I(Cassie)present myself as a casual user in social media. I donot specifically separate my school and my life identities. But there are times when I do things like nail art or photography. I would register a separate account for those things. I think I just categorize them differently, but in general it is still casual.

I (Tim) present myself as a visitor on social media. I think I tend to avoid the spotlight by default so I don’t make a habit of maintaining a highly visible online presence on platforms like Facebook, Instagram, Reddit, and YouTube. I do have accounts on all four but it is mostly to consume content rather than produce it. If I need to find something, I will frequently turn to Google and do my own research rather than reaching out to an online community. I primarily use Discord for school and am fairly active on that platform - I suppose I am leaning more towards a resident there. For professional, I really only use LinkedIn and there is not a lot of activity there. Perhaps that will increase when I find myself working in a professional setting. Besides the difference in platforms, I don’t actively separate my personal or work / school identities. I think that is largely because I don’t currently have a work setting that I want to insulate myself from.

2.6.2 How does the platform you chose for the Major Project incorporate accessibility and inclusion principles. How are disabled people treated on the platform? Are there multiple ways people can consume or produce content to meet accessibility needs? How do you include those who might otherwise be excluded?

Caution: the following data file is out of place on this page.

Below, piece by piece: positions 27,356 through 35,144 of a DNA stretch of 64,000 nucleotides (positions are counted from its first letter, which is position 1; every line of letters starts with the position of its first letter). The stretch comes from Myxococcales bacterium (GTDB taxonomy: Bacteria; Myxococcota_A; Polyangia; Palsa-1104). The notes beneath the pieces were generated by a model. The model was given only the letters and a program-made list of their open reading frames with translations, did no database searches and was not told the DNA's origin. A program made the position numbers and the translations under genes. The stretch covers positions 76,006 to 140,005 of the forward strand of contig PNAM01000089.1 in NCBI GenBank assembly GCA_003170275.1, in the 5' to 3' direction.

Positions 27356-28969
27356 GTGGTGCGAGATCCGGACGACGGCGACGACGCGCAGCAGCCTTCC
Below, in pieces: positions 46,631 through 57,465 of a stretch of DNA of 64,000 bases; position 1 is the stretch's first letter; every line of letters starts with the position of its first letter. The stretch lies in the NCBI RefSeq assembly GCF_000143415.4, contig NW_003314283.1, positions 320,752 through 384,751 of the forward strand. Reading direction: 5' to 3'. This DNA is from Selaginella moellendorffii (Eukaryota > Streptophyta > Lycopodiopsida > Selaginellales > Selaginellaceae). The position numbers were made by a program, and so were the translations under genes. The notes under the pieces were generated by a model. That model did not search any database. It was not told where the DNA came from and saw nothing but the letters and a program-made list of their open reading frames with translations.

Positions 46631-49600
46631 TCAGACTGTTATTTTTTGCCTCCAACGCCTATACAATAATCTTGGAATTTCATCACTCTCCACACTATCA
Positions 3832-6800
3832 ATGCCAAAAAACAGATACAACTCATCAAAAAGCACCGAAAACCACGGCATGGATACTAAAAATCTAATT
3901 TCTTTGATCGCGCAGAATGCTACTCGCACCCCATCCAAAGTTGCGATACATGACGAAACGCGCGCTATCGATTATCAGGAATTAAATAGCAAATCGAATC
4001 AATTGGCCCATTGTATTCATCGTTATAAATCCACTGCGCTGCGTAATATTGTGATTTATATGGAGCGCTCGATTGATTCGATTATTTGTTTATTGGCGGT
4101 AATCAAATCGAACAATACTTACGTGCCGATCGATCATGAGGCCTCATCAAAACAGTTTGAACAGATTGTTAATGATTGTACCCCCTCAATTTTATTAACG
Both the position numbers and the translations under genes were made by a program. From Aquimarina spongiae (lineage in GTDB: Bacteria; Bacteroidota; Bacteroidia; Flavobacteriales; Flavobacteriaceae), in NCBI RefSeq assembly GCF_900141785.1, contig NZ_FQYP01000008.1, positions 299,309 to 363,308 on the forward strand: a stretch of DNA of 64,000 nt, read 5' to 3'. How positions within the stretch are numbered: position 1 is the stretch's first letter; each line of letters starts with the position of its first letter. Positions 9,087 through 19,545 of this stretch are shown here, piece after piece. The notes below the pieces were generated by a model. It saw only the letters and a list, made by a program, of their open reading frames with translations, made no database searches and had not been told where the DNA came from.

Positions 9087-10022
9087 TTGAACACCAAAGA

The facebook platform we chose for the major project incorporate accessibility and inclusion principles because everyone have access to the platform without discrimination. However, many of the contents on facebook are not filtered and full of personal bias and misinformation. This means, we could have posts that are discrimnative towards minority groups.66

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  11. Top Facebook (Meta) Shareholders↩︎

  12. Senator Asks How Facebook Remains Free, Mark Zuckerberg Smirks: ‘We Run Ads’ | NBC News↩︎

  13. Debatin, B., Lovejoy, J. P., Horn, A., & Hughes, B. N. (2009). Facebook and online privacy: Attitudes, behaviors, and unintended consequences. Journal of Computer-Mediated Communication, 15(1), 83-108. DOI↩︎